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Created on 21 July 2013 Written by Eric Rutabana
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Marketing tends to be seen by many business owners as a soft function, one of the first spending areas to be cut when times are tough. On the contrary, it is not only one of the most vital functions of a business, but, counter intuitively, the slower the business growth, the more your investment in your marketing effort needs to be.
By Eric Rutabana

Here some ideas to help focus your marketing effort:

1. Cut the waste, but don’t over-prune
You can be pretty certain that the Pareto principle applies to marketing efforts that are left to sprawl. In other words, 80% of your successes come from only 20% of your marketing efforts. You therefore have lots of opportunity to cut activities that yield no results if you have not been pruning your marketing activities. Be careful, however, because the results of your interventions in the marketing side of your business are not always immediately apparent.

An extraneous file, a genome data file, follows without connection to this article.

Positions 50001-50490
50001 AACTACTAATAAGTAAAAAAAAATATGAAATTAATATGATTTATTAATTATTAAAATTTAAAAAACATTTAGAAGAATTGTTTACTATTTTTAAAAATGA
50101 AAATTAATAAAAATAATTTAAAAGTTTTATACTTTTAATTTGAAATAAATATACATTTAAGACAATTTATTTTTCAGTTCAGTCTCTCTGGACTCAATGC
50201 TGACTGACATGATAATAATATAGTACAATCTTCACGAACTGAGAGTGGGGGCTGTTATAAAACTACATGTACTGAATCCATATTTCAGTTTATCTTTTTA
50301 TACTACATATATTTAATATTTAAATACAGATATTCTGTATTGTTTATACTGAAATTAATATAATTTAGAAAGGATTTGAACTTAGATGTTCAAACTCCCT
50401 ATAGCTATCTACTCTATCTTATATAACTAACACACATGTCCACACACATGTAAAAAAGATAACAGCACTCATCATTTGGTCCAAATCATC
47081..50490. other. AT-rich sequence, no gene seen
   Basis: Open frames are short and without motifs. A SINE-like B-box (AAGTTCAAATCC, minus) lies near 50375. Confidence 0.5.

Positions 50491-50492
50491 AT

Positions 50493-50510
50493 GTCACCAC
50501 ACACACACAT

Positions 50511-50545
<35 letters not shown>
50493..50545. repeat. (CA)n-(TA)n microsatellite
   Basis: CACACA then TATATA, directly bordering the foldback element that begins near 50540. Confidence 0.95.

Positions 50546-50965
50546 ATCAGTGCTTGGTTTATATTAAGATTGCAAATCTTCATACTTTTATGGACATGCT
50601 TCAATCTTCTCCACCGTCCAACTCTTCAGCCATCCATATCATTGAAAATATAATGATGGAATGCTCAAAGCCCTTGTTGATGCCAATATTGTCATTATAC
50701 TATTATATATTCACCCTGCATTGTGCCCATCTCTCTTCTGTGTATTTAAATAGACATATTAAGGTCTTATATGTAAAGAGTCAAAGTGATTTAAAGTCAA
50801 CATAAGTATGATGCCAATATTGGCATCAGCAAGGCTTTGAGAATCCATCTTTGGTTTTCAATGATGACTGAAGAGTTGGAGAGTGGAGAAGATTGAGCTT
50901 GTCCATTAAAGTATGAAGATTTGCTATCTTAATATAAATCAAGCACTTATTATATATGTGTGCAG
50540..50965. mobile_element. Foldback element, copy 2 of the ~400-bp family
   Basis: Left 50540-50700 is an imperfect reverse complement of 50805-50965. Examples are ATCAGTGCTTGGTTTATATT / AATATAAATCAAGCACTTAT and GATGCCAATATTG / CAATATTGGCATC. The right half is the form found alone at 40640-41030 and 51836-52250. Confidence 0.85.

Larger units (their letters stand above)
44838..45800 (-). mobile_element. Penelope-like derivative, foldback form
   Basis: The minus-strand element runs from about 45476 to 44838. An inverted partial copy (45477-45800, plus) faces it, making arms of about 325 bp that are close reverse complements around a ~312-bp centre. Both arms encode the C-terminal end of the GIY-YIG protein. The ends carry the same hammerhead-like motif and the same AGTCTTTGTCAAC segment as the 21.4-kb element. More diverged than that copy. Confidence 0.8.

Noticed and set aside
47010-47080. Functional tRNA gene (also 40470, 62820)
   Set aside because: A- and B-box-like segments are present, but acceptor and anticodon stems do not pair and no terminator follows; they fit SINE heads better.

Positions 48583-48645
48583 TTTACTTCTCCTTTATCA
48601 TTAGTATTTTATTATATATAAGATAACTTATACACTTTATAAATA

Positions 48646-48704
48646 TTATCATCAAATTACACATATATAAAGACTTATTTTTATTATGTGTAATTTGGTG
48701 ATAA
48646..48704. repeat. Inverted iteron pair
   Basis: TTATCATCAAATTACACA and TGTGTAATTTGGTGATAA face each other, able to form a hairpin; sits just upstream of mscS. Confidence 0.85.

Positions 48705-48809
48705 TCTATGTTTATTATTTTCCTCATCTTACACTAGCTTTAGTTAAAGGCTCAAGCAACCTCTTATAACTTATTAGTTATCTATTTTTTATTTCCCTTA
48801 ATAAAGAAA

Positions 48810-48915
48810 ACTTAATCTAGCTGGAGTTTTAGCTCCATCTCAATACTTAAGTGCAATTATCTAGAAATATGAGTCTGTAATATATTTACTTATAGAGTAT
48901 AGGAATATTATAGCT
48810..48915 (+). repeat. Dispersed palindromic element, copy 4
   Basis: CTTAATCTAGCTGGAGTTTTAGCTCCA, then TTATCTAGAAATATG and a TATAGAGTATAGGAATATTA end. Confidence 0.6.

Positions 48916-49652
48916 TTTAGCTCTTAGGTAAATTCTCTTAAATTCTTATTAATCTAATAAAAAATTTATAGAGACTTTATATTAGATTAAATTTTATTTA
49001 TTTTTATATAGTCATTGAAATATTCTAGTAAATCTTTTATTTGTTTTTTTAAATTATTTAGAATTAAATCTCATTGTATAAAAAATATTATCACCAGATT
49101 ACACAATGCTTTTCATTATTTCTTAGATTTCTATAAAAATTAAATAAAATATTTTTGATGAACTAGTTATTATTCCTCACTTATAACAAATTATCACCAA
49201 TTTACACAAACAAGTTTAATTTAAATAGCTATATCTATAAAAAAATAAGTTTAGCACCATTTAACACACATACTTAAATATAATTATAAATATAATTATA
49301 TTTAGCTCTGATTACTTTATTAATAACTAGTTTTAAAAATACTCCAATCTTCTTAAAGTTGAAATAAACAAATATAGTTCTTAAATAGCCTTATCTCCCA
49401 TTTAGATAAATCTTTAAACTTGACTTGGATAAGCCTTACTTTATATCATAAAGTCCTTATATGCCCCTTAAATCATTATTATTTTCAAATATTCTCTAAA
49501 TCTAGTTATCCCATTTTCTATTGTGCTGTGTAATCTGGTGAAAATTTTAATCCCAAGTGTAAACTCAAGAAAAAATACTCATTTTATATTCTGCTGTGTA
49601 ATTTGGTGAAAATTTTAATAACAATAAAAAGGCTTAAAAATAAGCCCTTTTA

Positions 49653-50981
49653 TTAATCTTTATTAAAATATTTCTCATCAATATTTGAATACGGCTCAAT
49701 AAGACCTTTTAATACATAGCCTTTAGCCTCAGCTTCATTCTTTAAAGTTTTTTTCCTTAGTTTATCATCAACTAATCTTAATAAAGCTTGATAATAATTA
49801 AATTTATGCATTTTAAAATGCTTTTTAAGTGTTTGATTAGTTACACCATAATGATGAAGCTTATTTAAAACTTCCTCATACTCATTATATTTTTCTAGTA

2. Mine your existing customers
It is a well-established fact that winning over a new client generally costs six or seven times more than winning repeat business from an existing customer. Although some component of your marketing plan should always be aimed at gaining new customers, a strategy to sell more to your existing customers will almost always yield more results. Each time you make a sale to customers, make the experience pleasant and memorable for them to tell their friends and family about it.

3. Team up with a complementary business
Make a deal with a complementary business – an auto-electrician if you have a mechanical workshop, for example, or a card shop if you run a florist, to do joint marketing. You undertake to market the other business every time you deal with one of your clients, while they do the same for you.